Marvelous smashed his next four opponents in destructive fashion, before eagerly facing Munroe for their second instalment on 15 February 1977, on Hagler’s home turf at Hynes Convention Centre, Boston. With the vacant North American Middleweight title on the line, Hagler took great joy in avenging his loss with a twelfth round stoppage.
After disposing of his next two opponents in three rounds, which included Roy Jones (Sr), Marvelous and Munroe met for the final instalment of their trilogy on 23 August 1977, at the Spectrum Philadelphia. Winning on the ill-decisioned Pennsylvanian backyard was important to Hagler, but ensuring the judges played no part in the result was crucial. After only one minute and 46 seconds of the second session, Hagler brought down the curtains on Munroe.
On 4 April 1978, Hagler took on the former British and European middleweight champion, Kevin Finnegan. In the previous two years, the Buckinghamshire born brawler had fought rising star Alan Minter three times, taking the future world champion to the 15 round limit on each occasion and very narrowly missing victory. Hagler, once again was intent on an early shower, stopping Finnegan in the eighth round and then repeating the task in seven, a couple of months later. Finnegan was a well respected scalp and assisted Hagler with that all important promotional traction to move him closer to a world title challenge.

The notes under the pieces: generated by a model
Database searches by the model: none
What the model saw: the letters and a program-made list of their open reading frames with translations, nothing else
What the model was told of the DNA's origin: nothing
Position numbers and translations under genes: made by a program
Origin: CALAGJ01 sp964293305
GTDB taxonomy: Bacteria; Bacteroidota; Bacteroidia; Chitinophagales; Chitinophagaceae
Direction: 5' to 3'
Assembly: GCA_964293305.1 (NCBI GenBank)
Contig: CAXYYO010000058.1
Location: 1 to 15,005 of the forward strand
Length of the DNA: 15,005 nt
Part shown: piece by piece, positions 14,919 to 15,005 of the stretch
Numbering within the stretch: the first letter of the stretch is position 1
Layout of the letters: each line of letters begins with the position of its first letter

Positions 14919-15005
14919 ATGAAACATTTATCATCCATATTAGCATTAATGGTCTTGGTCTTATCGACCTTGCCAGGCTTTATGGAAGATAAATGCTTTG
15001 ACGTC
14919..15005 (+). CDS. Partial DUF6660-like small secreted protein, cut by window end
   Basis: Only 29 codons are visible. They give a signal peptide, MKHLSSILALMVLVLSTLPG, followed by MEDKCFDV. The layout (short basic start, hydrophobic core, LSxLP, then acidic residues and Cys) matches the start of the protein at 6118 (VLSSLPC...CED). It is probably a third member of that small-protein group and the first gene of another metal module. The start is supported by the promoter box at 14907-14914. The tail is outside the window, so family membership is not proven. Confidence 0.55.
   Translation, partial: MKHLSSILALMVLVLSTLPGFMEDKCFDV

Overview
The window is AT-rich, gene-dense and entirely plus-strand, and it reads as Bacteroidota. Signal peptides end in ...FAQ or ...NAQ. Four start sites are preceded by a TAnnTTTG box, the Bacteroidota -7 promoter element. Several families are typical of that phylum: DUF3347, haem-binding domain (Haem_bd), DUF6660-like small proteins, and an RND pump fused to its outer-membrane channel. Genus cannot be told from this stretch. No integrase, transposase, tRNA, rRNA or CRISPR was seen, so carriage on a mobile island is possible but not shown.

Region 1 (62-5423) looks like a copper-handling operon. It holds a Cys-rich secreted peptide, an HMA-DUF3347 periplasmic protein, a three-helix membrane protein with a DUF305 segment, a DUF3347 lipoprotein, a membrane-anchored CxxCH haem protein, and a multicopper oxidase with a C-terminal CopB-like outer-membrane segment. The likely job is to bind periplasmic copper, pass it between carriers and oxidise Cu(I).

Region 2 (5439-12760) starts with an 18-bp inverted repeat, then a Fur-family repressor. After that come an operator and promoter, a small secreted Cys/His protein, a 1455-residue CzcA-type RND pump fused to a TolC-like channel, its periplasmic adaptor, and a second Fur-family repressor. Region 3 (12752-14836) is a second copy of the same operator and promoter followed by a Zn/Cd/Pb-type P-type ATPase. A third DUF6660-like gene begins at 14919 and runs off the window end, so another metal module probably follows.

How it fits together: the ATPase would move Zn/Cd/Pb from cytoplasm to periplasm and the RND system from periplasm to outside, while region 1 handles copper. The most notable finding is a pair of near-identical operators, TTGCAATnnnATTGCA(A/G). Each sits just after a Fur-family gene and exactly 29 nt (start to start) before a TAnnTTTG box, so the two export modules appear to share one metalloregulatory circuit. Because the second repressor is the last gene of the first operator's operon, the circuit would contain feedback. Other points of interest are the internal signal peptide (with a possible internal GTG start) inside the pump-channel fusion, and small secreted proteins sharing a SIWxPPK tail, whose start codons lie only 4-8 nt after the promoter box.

Three months later, Hagler was taken the 10 round distance by world title challenger, ‘Bad’ Bennie Briscoe. The wily Philadelphian had challenged Carlos Monzon back in 1972 for his WBA and WBC title and twice challenged Rodrigo Valdez for his straps, the most recent attempt being nine months before his clash with Hagler. The points victory was a solid addition to Hagler’s CV.
On 3 February 1979, Hagler took on the man who put the first blemish on his victory run – Sugar Ray Seales. The tally was one draw and one win for Hagler. Seales had plans to even up the scoreboard, but that pipe dream vanished after he was floored three times in the opening round and the fight was halted in less than a minute and a half.
After clocking up a further three stoppage victories, on 30 November 1979 at Caesars Palace, Las Vegas Hagler took on reigning world middleweight champion, Vito Antuofermo, for his undisputed crown. Incredibly, this was Hagler’s fiftieth fight as a professional. Unfortunately, Hagler didn’t get the nod, walking away with a split decision draw against the Italian born Brooklyn resident. Despite the public crying out for the instant rematch, Antuofermo took what he believed to be an easier option, by way of accepting a challenge from Alan Minter four months later. The plan backfired. Minter boxed beautifully to a split decision victory over 15 rounds in Vegas, then three months later he dominated Antuofermo before stopping him in the eighth round at the Empire Pool, Wembley. Hagler in the meantime added three further victories to tally, including avenging the loss over Bobby Watts in two rounds.